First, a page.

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Key Strategy Tools The 80+ Tools for Every Manager to Build a Winning Strategy

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ISBN-10: 0273778862

ISBN-13: 9780273778868

Edition: 2013

Authors: Vaughan Evans

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Book details

Copyright year: 2013
Publisher: Financial Times/Prentice Hall
Publication date: 1/31/2013
Binding: Paperback
Pages: 376
Size: 6.20" wide x 9.20" long x 1.10" tall
Weight: 1.232
Language: English

About the author
Publisher's acknowledgements
The Strategy Pyramid
How to use this book
Business vs corporate strategy
Knowing your business
Essential tools
Identifying key segments
Issue analysis (Minto)
Example: British Aerospace's super segment
Useful tools
The 80/20 principle (Pareto)
The segmentation mincer (Koch)
5C situation analysis
SWOT analysis (Andrews)
Setting goals and objectives
Essential tools
Setting long-term goals
Setting SMART objectives
Maximising shareholder value
Balancing stakeholder interests
Example: Which goals count for RBS?
Useful tools
Creating shared value (Porter and Kramer)
Economic value added (Stern Stewart)
Balanced scorecard and strategy map (Kaplan and Norton)
Core ideology (Collins and Porras)
Business as a community (Handy)
Forecasting market demand
Essential tools
Sizing the market and marketcrafting (Evans)
The HOOF approach to demand forecasting (Evans)
Example: Galileo's hiccup in market demand
Useful tools
Smoothing with moving averages
Income elasticity of demand
Survey methods of demand forecasting
Survey of customers' intentions
Salesforce estimation method
The Delphi method
Pilot test marketing
Statistical methods of demand forecasting
Trend projection
Regression analysis
Barometric method (NBER)
Gauging industry competition
Essential tools
The five forces (Porter)
Assessing customer purchasing criteria
Deriving key success factors
Example: Woolworths succumbs to the five forces
Useful tools
Weighing economies of scale
Corporate environment as a sixth force
Complements as a sixth force (Brandenburger and Nalebuff)
PESTEL analysis
Tracking competitive advantage
Essential tools
Rating competitive position
The resource and capability strengths/importance matrix (Grant)
Example: Cobra Beer's clever competitive advantage
Useful tools
The value chain (Porter)
The product/market matrix (Ansoff)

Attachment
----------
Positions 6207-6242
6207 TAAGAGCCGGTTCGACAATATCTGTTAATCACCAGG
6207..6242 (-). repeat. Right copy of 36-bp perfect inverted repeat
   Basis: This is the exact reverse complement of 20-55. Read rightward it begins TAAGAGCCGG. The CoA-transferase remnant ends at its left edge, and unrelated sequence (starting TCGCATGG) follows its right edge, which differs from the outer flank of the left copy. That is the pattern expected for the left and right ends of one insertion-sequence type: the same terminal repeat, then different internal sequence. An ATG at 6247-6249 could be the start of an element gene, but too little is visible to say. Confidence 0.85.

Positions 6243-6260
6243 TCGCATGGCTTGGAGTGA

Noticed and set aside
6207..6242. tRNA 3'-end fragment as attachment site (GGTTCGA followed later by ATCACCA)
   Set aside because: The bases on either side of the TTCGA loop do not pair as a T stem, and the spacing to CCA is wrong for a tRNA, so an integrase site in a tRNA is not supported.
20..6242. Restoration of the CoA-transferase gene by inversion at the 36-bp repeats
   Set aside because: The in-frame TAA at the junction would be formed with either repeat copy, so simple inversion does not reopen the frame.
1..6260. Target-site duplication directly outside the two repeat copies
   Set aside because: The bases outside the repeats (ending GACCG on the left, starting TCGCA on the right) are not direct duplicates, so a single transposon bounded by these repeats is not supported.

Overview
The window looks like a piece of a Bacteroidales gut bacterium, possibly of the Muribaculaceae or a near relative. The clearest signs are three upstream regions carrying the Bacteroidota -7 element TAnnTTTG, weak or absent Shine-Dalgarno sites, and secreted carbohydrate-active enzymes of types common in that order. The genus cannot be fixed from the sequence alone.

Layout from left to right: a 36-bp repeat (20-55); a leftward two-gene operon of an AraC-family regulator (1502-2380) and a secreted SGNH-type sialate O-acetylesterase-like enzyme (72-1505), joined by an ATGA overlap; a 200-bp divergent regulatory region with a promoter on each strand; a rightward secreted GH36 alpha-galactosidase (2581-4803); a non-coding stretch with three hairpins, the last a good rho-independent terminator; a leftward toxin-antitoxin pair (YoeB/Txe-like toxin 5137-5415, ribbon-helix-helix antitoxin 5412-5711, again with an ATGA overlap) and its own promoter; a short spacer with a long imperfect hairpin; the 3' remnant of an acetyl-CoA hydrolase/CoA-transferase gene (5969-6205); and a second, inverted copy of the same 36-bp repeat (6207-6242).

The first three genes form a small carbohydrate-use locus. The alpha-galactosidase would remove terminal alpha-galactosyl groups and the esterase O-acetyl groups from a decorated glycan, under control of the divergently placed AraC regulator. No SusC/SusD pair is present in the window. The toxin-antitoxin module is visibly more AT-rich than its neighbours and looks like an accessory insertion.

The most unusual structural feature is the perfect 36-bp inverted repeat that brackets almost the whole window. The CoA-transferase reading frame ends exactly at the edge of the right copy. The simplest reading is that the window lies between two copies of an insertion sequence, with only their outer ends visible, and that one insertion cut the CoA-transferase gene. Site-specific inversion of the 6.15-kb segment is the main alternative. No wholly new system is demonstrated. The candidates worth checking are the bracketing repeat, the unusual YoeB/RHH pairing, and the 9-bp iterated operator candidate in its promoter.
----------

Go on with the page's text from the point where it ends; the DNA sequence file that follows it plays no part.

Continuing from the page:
Cross, spider and comb charts
Structured interviewing
Targeting the strategic gap
Essential tools
The attractiveness/advantage matrix (GE/McKinsey)
The growth/share matrix (BCG)
Profiling the ideal player
Identifying the capability gap
Example: Komatsu targets the cat
Useful tools
The strategic condition matrix (Arthur D. Little)
The 7S framework (McKinsey)
The opportunity/vulnerability matrix (Bain/L.E.K.)
Scenario planning
Bridging the gap: business strategy
Essential tools
Three generic strategies (Porter)
The experience curve (BCG)
Strategic repositioning and shaping profit growth options
Making the strategic investment decision
Blue ocean strategy (Kim and Mauborgne)
Example: Could Facebook be undone the way it undid MySpace?
Useful tools
The tipping point (Gladwell)
Price elasticity of demand (Marshall)
The 4Ps marketing mix (McCarthy)
Product quality and satisfaction (Kano)
The hierarchy of needs (Maslow)
The bottom of the pyramid (Prahalad and Leiberthal)
Business process redesign (Hammer and Champy)
Bridging the gap: corporate strategy
Essential tools
Optimising the corporate portfolio
Creating value from mergers, acquisitions and alliances
The corporate restructuring hexagon (McKinsey)
Creating parenting value (Goold, Campbell and Alexander)
Core competences (Hamel and Prahalad)
Strategically valuable resources (Collis and Montgomery)
Example: Virgin's brand as resource-based strategy
Useful tools
Strategically distinctive resources (Barney)
Distinctive capabilities (Kay)
Distinctive competences (Snow and Hrebiniak)
Dynamic capabilities (Teece, Pisano and Shuen)
Deliberate and emergent strategy (Mintzberg)
Stick to the knitting (Peters and Waterman)
Profit from the core (Zook)
The market-driven organisation (Day)
Value disciplines (Treacy and Wiersema)
Disruptive technologies (Christensen)
Co-opetition (Brandenburger and Nalebuff)
Growth and crisis (Greiner)
Good strategy, bad strategy (Rumelt)
Innovation hot spots (Gratton)
Strategy as orientation or animation (Cummings and Wilson)
The knowledge spiral (Nonaka and Takeuchi)
The eight phases of change (Kotter)
Addressing risk and opportunity
Essential tools
Strategic due diligence and market contextual plan review (Evans)
The suns & clouds chart (Evans)
Example: Were the Beatles worth the risk?
Useful tools
The composite risk index and the 5�5 risk matrix
The risk management matrix
Expected value and sensitivity analysis
Black swans (Taleb)
Strategic bets (Burgleman and Grove)
References and further reading